The Center for Tobacco Prevention and Control works with community partners, state agencies, healthcare entities, resource centers, and local health departments to implement proven strategies to protect Maryland residents from tobacco-related death and disease.
The overall goals for the Center are to:
- Prevent youth and young adults from ever using tobacco products
- Provide resources to assist residents who are ready to quit using tobacco
- Eliminate exposure to harmful toxins found in secondhand smoke
- Identify and eliminate health disparities among population groups disproportionately affected by tobacco-related death and disease.
Maryland has made great strides in reducing tobacco use and its harmful effects.
- Rates of tobacco use among Maryland adults and youth have decreased since 2000.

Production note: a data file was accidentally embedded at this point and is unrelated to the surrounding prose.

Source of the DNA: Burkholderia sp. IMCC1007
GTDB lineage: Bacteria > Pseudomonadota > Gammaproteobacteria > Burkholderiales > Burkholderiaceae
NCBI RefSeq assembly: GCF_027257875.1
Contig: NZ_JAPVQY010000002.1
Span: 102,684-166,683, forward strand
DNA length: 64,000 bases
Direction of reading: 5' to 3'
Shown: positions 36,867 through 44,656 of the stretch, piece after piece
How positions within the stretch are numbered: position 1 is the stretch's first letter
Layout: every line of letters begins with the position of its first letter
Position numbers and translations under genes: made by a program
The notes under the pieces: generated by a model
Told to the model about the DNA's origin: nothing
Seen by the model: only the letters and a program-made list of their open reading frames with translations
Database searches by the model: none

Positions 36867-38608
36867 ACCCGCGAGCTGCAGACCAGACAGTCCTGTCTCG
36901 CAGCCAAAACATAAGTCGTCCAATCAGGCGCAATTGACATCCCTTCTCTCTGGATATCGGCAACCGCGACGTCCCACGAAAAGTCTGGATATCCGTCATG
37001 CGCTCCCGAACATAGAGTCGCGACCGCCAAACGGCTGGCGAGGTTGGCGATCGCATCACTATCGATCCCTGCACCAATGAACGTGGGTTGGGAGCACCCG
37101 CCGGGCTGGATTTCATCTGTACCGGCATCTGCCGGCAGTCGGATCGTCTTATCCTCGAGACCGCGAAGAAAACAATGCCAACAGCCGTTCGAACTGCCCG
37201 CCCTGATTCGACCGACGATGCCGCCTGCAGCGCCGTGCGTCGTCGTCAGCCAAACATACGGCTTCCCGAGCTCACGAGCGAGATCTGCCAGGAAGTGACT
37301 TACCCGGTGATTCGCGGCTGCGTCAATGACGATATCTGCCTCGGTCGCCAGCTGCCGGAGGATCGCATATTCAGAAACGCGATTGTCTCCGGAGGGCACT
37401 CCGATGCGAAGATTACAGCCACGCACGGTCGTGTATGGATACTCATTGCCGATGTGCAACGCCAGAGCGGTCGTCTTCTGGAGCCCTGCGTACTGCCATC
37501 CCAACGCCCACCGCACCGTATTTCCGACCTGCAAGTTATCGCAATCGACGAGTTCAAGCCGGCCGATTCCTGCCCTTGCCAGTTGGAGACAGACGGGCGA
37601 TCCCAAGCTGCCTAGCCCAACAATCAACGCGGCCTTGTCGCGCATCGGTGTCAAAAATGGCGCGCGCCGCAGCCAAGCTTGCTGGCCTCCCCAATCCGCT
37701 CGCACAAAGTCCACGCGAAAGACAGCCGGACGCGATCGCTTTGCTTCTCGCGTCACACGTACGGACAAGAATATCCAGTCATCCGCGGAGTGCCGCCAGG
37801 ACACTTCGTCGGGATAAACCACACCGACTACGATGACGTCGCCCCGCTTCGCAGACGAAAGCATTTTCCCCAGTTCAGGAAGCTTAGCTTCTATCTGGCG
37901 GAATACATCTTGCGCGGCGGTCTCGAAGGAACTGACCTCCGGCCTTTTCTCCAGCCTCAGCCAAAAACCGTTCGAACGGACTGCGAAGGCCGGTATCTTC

- Exposure to secondhand smoke has declined due to state and local laws prohibiting smoking inside public places (restaurants, bars, workplaces, transit)
- The number of Maryland residents who have never smoked has increased.
Because of the many successes in Maryland, many think that the tobacco epidemic is over; however, tobacco use remains the number one cause of preventable death and disease in the United States.
- 7,500 adults in Maryland die each year due to tobacco-related causes, and hundreds of thousands more suffer from tobacco-related diseases such as COPD, emphysema or cancers.
- Non-smokers – especially young children (and even pets) – are also affected by tobacco through exposure to the toxins found in secondhand smoke.
- Youth are using other tobacco products, such as flavored little cigars and cigarillos, at a higher rate than cigarettes.
- The number of youth using new/emerging products, such as e-cigarettes, e-hookah, vape pens, has increased dramatically since 2011.